On election night in Berkeley, I fantasize moving to a Red State,
somewhere that needs me as a kind of leavening.
I’ll make friends over coffee, disarm the enemy, become trusted;
think aloud, give events my spin, one by one convert
the best of them, and they would teach others, and others would—

Even in Berkeley, I can’t persuade my dearest friend to reconsider her ill-informed opposition to nuclear energy, our main point of difference. Unreconciled, we table the topic: breath eases, pulse slows, belly softens.

My family in Texas and S. C. have agreed: no politics—no more bullish arguments, heat behind our eyes, stomachs cramping as we fight to change one another’s stubborn minds. None of us ever anything but right.
Hate hovers, a vulture seeking carrion.

I choose to live among like-minded people. Safe to smile at strangers. We may disagree on Organic versus GMO’s, charter versus public schools, the death penalty. But we expect to agree on the presidency and who should command the senate. This much we have in common.

Meanwhile, on sidewalks in Red towns and counties, it is likewise safe to smile at strangers. Neighbors may disagree on infrastructure, taxes, school hours, even climate change. But most expect to agree on the presidency and who should command the senate. This much they have in common.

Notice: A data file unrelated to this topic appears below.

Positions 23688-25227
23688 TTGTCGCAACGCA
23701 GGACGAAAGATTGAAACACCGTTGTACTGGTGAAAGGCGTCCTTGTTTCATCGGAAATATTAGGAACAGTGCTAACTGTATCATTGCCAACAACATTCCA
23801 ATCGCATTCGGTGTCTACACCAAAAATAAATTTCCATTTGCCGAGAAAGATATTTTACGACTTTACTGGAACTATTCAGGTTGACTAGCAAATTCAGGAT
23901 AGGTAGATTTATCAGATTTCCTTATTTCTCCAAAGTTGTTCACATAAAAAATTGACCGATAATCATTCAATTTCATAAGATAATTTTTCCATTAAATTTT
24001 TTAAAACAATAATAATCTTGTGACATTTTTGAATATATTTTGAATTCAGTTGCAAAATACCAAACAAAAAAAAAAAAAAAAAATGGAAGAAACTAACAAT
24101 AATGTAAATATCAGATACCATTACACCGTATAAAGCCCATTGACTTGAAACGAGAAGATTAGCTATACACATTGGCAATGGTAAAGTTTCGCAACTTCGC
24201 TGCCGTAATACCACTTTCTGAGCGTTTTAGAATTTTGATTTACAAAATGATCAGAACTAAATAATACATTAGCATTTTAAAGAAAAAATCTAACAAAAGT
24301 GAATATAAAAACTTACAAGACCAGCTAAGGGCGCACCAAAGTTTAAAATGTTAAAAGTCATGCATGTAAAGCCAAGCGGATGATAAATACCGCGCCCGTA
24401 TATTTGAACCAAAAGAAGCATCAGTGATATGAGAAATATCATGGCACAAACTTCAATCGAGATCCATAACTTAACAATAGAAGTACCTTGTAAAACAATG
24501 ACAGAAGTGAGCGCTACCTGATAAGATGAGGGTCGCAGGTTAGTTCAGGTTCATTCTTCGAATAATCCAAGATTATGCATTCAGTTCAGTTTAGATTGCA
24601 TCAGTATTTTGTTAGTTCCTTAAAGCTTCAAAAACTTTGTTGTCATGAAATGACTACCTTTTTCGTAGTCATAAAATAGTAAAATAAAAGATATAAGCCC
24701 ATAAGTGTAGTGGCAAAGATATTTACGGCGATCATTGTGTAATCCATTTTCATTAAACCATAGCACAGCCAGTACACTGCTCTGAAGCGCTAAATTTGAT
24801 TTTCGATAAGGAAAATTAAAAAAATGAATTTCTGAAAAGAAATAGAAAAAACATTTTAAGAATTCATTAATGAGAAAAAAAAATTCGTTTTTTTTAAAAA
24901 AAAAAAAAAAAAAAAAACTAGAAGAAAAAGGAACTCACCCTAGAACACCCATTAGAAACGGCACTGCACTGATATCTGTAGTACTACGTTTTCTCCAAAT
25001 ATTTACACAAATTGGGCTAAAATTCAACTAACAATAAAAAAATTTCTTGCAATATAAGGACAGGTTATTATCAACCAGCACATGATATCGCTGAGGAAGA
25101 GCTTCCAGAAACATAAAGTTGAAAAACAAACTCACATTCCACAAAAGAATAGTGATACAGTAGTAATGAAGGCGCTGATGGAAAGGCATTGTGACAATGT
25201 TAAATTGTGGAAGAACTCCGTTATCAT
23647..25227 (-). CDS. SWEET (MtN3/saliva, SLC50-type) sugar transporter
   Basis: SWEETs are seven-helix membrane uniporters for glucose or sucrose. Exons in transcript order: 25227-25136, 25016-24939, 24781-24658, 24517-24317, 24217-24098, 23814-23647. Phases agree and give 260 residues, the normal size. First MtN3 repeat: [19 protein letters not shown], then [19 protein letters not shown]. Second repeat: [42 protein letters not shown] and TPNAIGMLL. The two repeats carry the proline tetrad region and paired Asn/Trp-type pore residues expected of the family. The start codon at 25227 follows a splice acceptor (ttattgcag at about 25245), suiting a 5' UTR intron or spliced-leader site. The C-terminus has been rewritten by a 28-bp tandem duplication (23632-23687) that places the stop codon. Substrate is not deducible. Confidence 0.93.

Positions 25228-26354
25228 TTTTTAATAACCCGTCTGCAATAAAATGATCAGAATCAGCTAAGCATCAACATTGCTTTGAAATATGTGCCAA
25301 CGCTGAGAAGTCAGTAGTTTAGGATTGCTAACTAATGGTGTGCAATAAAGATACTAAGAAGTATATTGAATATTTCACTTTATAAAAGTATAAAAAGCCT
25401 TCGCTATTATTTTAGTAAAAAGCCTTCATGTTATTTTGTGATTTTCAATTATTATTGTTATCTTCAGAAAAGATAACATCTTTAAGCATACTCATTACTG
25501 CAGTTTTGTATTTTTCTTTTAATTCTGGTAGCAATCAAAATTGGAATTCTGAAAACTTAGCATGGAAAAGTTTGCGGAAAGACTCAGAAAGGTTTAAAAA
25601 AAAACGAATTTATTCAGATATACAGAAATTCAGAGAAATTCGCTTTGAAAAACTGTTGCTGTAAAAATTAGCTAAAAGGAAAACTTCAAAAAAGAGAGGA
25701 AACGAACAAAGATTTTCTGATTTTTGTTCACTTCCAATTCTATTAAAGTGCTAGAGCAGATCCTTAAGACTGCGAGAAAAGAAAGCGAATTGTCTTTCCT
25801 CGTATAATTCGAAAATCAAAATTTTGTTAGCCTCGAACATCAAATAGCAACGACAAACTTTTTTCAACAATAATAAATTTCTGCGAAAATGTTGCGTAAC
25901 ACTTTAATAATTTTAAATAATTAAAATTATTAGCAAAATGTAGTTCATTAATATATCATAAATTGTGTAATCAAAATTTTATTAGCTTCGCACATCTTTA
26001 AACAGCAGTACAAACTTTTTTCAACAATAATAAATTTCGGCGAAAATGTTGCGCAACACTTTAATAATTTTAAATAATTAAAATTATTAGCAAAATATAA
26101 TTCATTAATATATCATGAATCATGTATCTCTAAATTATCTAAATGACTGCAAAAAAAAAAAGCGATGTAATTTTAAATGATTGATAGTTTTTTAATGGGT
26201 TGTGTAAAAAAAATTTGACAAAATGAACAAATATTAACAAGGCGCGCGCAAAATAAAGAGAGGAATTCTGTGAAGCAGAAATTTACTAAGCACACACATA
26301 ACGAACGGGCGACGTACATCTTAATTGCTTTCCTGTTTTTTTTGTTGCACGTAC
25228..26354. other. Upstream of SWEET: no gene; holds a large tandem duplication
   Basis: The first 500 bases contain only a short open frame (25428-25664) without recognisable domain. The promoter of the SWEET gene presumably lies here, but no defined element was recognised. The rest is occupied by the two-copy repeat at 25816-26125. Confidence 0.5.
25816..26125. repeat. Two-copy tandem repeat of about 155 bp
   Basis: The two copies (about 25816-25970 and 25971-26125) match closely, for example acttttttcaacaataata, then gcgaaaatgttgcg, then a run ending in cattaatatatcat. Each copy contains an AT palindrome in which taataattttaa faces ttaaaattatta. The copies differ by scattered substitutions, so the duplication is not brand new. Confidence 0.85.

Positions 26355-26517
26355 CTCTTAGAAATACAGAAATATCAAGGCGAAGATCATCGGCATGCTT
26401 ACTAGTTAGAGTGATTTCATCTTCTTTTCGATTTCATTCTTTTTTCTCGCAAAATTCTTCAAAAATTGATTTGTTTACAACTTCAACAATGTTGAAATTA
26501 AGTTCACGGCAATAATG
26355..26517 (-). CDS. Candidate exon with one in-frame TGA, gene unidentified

On election night, I wonder if any one of them fantasizes about moving to California—as a sort of leavening. Make converts, save the country. Part of me hopes they’ll stay in their enclaves with like-minded people, as I do.

Another part lies awake. Sad. Angry. A little afraid. So many people who don’t know how wrong they are, who can’t be persuaded to change their stubborn minds. I sense them in the night, awake like me. Sad. Angry. A little afraid.
Hate hovers.

This much we have in common.

©Catharine Lucas, 2017

Catharine Lucas, a Professor of English, emerita, at San Francisco State University, lives in Berkeley, California. Her poems currently appear in Cloudbank 9, Reunion Journal (Dallas Review), Women in the Arts Quarterly, Zone 3, Alembic, Burning Word, Willow Review, Blue Earth Review, Black Warrior, among others.(

2 Responses to “Like-Minded People by Catharine Lucas”

  1. Alison McDonald Says:

    A beautifully written piece. Thank you

  2. carlaspeak Says:

    “Hate hovers, a vulture seeking carrion” probably capture more about our world’s current patch. Is it better to stay amongst those with similar thoughts? Certainly now.

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